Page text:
OMAHA, Neb. (AP) – Three western Nebraska school officials accused of failing to report allegations that high school wrestlers sexually assaulted a young teammate at a summer wrestling camp will not face charges, an attorney for two of the officials said Friday.
Bob Lindemeier, a North Platte attorney who represents Maxwell Public Schools Superintendent Danny Twarling and high school principal Aubrey Boucher, said that the school board and Lincoln County Attorney Rebecca Harling agreed Monday that the officials wouldn’t be charged and that district staff would undergo training to better understand the laws regarding student abuse and neglect.
Twarling, Boucher and wrestling coach Ryan Jones were cited by the Nebraska State Patrol in September on suspicion of failure to report child abuse or neglect, a misdemeanor.
None of the teens who were alleged to have taken part in the assault have been charged. Nebraska State Patrol investigators have turned over their findings about the alleged abuse at the Kearney wrestling camp to the Buffalo County prosecutor, who will determine whether charges should be filed, patrol spokeswoman Deb Collins said.
Buffalo County Attorney Shawn Eatherton did not immediately respond to a phone message Friday enquiring whether he plans to bring charges in the case.
Neither the alleged victim nor his parents are named in court documents, and authorities did not respond to requests for their identities to give them an opportunity to react to the agreement between prosecutors and school administrators. There was no answer at Maxwell Public Schools on Friday afternoon.
Patrol investigators have said the three school officials were told that members of the wrestling team held down a team member and sodomized him with a bottle while at camp in the summer of 2011. An investigator said the mother of a friend of the alleged victim said she asked the boy whether he had reported the incident to his coach, and the boy said he had but that the coach told him, “What happens in wrestling, stays in wrestling.” The teen also told a State Patrol investigator that Boucher called him a liar and “a rumor spreader” after learning of the reported assault.
School officials told investigators that they conducted their own investigation and determined that the accusations were unfounded.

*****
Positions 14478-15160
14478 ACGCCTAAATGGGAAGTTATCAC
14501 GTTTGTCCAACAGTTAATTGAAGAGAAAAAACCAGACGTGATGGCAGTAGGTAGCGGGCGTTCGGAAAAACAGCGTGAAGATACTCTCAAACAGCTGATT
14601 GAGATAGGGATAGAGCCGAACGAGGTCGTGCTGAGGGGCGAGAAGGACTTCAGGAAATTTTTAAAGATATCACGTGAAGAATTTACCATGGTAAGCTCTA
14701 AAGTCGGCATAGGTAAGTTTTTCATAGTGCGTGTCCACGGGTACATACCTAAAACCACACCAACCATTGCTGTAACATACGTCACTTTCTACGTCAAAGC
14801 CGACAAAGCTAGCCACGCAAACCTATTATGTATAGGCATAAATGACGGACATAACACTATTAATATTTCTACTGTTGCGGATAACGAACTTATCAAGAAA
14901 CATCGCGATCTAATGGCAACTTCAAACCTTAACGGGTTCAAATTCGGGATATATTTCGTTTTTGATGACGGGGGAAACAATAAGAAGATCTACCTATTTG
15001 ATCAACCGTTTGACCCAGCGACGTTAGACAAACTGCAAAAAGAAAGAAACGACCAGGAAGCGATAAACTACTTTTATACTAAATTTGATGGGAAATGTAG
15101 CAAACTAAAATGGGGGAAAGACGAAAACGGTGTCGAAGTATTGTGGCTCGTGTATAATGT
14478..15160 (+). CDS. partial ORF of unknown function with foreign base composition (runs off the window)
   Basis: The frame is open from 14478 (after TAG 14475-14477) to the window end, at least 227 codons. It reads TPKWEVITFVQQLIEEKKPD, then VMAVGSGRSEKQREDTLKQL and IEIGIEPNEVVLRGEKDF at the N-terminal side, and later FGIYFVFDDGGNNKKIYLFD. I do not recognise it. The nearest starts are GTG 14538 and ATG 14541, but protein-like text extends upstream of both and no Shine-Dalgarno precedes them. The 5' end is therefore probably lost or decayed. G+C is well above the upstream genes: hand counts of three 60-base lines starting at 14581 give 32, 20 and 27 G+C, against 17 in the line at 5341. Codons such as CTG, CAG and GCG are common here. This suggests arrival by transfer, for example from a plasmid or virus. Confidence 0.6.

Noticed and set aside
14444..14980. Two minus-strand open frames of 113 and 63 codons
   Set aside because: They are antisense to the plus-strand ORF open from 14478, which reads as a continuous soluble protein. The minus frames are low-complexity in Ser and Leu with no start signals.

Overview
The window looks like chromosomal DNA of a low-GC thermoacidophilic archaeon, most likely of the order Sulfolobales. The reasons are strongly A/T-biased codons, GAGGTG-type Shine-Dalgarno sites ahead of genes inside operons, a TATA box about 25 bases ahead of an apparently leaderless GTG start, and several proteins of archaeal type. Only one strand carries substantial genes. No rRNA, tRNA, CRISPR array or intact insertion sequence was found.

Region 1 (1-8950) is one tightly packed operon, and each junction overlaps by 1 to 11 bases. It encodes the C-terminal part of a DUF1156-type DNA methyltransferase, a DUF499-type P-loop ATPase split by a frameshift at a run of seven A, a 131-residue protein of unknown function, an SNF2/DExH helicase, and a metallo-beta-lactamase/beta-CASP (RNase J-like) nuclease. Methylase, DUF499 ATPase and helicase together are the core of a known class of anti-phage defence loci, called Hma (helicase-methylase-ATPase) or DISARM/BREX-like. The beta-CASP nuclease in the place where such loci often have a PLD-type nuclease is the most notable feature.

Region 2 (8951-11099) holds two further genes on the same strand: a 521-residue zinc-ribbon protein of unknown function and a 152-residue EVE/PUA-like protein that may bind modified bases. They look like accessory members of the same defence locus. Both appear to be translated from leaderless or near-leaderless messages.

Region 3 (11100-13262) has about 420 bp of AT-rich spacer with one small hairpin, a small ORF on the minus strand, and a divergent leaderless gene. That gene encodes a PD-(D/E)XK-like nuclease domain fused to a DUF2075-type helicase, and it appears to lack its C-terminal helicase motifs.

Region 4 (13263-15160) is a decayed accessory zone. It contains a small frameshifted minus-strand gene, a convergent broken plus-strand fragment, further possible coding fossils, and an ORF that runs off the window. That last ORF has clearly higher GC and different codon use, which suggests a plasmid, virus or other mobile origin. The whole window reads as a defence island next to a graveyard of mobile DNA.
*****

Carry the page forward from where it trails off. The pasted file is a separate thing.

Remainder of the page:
State law requires teachers, administrators, medical professionals and others in positions of authority to report cases of suspected child abuse or neglect to law enforcement.
“In retrospect, perhaps the school should have forwarded all information and allegations to law enforcement and/or the Department of Health and Human Services,” Lindemeier and Harling said in a joint written statement. “In the future, the school is committed to revising necessary policies and/or procedures to aid school officials in understanding when and where to report.”
The school’s staff will undergo training by the Nebraska Department of Health and Human Services and the Lincoln County Attorney’s Office, among other entities. The school board also will implement more strict policies regarding the reporting of suspected student abuse or neglect, the statement said.
“It’s really an overall effort to educate the teachers and administrators and other staff members about the reporting requirements so people understand what needs to be done,” Lindemeier said Friday.
Lindemeier said he wasn’t aware of any lawsuits that may have been filed about the alleged attack, and he said none of the students involved have transferred to other schools. One student graduated.
“It’s our hope that this is the end of it,” Lindemeier said. “Maxwell is a small community, and it’s really been upset by what’s been going on. There’s been some division, and so our hope is that we can get people back to … supporting the school and its staff and get this behind everyone.”
Follow Margery Beck at
(Copyright 2012 The Associated Press. All rights reserved. This material may not be published, broadcast, rewritten or redistributed.)
- Distracted walking injuries end up not so funny
- Scary situations: 5 quick tips before you let a contractor in your home
- Four ways telemedicine is changing the health care industry
- 5 mistakes homeowners make in the spring
- Three rivers run through it: Exploring Arizona's waterways
- Smart home basics: things you need to know to get started
- 5 Surprising things causing back pain
- Arizona agriculture is a $17.1B industry
- Timeline: Arizona's roots in brewing history
- 5 reasons to love the D-backs this season
- Tips for taking your home entertainment experience to the backyard
- Tech-related injuries your parents never experienced
- Workers comp: Signs your co-worker could be a fraud
- Who's the real founder of America's pastime?
- Epidemic rising? What you need to know about Alzheimer's in Arizona
- 5 unforgettable Wooden Award winners
- Family and hard work are keys to success of modern dairy farmers
- Genetic testing could hold answers for colon cancer survival
- Cold beers and baseball: A beer lover's guide to Spring Training
- Telecommuting: 5 tips to make it work for employers and employees
- See how top CFOs feel about economic growth in the Valley
- Migraine myths that keep patients from effective treatments
- Here’s why Gaydos went tankless with his water heater
- Bocce ball and basketball: How you can help Arizona's Special Olympics athletes
- Tips on building the best wine room in Arizona
- Avoid the nightmare: 6 tips to choose a great contractor
- Breast cancer: Improved testing and treatments means more survivors
- Failed back surgery: New hope for patients living in pain
- Ticking time bombs: Telltale signs your water heater is about to explode
- Reading glasses could be a thing of the past